Every few weeks, Craig and I look at three or four entries to the Three Page Challenge for the podcast. But my assistant, Stuart Friedel, has read more than 500.

I asked him to write up a post discussing the patterns, problems and common themes among what he’s read.1


by_stuartFirst I want to say thank you to everyone who entered the Three Page Challenge. I’ve genuinely enjoyed reading your work, and the bite-sized, three-pages-at-a-time format is perfect for someone with my generation’s attention span.

With more than 500 submissions, it’s difficult to comment on the content in any general group sense. There were no oft-repeated themes, no heavily skewed genre distributions, nothing to be gleaned about the zeitgeist as perceived by aspiring screenwriters. Vampire and zombie submissions numbers were exactly where you’d expect.

But there’s plenty to talk about regarding presentation.

Aside from the Three Page Challenge, I don’t read submissions for John. But I have been a reader in the past, mostly reading newly represented writers looking to get hired for assignments, often their first.

So that’s the basis of comparison here: not established writers’ screenplays, but other young writers’.

In general, these all looked fine. But there were a few issues common enough that they are worth pointing out.

Content

Floweriness. It’s good when your writing is interesting, but it’s too much when flowery description obscures the intent of the sentence.

JIM, 23, floats along the sidewalk, effortless.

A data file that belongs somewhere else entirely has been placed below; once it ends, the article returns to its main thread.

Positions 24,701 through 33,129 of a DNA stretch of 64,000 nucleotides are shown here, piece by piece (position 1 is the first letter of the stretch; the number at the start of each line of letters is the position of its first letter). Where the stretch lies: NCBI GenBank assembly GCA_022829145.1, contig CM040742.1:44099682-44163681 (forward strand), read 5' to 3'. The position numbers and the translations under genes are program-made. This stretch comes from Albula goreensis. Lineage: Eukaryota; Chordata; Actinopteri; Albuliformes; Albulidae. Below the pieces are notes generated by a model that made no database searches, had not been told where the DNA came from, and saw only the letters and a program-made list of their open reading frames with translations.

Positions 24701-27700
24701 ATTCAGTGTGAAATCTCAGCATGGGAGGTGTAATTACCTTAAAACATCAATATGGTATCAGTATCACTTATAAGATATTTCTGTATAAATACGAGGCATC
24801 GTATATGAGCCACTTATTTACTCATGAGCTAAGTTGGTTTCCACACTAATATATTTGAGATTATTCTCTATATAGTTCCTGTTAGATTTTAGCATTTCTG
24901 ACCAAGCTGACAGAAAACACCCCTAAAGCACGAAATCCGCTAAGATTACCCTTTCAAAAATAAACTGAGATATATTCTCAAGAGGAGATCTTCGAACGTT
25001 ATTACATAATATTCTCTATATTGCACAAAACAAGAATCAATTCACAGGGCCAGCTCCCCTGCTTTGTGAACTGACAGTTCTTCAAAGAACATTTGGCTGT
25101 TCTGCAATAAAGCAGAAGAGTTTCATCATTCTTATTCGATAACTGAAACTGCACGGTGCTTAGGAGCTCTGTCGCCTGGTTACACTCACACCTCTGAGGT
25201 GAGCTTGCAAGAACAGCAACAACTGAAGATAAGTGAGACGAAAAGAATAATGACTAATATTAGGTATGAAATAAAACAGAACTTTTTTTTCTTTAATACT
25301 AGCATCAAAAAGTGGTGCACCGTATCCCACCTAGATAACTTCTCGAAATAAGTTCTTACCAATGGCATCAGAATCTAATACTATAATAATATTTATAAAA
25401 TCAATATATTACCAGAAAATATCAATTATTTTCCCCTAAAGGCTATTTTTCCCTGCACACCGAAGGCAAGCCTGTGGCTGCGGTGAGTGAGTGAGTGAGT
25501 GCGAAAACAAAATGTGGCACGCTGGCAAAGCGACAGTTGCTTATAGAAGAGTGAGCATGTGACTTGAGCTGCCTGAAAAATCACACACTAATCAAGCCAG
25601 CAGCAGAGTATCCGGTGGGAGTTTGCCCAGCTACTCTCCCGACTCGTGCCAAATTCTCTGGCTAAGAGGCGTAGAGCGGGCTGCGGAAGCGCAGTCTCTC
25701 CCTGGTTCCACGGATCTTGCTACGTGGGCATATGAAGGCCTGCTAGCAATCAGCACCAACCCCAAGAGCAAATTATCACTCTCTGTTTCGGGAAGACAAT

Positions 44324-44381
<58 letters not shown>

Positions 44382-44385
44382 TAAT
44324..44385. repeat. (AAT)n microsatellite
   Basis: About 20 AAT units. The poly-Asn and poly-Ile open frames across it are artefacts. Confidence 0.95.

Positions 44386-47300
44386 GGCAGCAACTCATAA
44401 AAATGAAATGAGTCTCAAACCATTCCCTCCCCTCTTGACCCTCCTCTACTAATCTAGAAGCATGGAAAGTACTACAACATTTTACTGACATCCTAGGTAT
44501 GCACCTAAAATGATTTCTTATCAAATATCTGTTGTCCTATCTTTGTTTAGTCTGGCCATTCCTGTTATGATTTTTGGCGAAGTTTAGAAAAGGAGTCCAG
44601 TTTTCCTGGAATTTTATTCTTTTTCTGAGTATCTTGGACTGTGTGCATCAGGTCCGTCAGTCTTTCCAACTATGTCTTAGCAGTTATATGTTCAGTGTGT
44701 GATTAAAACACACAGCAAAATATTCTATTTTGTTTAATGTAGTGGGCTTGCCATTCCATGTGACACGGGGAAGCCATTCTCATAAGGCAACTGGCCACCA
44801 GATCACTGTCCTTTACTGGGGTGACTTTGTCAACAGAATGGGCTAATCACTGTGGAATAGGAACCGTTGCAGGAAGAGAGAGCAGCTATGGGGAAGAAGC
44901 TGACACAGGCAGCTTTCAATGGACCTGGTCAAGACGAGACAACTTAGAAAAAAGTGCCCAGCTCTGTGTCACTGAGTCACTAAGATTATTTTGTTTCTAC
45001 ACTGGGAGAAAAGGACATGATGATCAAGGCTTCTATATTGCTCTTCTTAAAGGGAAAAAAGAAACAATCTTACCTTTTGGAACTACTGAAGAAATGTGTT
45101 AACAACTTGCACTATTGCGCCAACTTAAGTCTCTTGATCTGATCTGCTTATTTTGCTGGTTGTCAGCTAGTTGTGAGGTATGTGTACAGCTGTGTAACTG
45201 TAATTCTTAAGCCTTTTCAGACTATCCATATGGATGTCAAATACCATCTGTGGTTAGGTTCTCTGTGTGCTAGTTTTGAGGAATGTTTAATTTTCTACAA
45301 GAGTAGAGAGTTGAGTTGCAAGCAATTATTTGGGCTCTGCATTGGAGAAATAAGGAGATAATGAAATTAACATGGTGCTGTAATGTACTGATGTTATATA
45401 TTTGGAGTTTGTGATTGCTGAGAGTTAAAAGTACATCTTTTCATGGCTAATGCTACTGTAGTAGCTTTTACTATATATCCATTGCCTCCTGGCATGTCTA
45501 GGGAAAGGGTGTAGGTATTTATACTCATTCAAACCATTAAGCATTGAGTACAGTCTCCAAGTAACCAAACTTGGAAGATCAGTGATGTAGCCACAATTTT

Wait — is he literally floating? Better might be:

JIM, 23, jogs along the sidewalk effortlessly, as if floating.

Remember: your goal is not to write pretty words; it’s to write words that clearly express a pretty scene. Colorfulness should clarify your intent, not confuse the reader.

Clumping. Pages need room to breathe. Break up long description into multiple paragraphs. Break up long runs of dialogue with short description. Use sluglines.

Write your screenplay in a way that encourages it to be read at the same pace as the movie that’s playing in your head. If the words on the page are shoved together, or if paragraphs run on too long, that’s how the reader will read the scene.

Formatting

Characters’ names should be written in UPPERCASE the first time we meet them, and only the first time we meet them.2 Most of you got the first-time-we-meet-them part of this correct, but a lot of the samples continued to put characters’ names in all caps, sometimes inconsistently.

Important sounds should also be in UPPERCASE. When sneakers crunch gravel, “CRUNCH” should be in caps, not “sneakers.”3 Uppercase should be used whenever something deserves special attention, from the reader and/or from a specific department4: an important sound, detail, or effect, a vital prop, a newly introduced character that will need to be cast, a noteworthy piece of wardrobe, etc.

Presenting characters and content

When we meet a named character, his or her age should be mentioned. This can be done naturally in the character description, or can simply be put in parentheses after the character’s name. It’s fine to say (late-20s) rather than (28).

Even a seemingly-detailed description can create an ambiguous picture if there is no mention of age. When your salt-and-pepper haired businessman flirts with the girl at the bar as he’s done at a million other bars with a million other girls, is the reader seeing a prematurely graying recent college grad who is no stranger to a night out? Or a single fifty-something who is still going through the motions but is wishing he had someone waiting for him at home?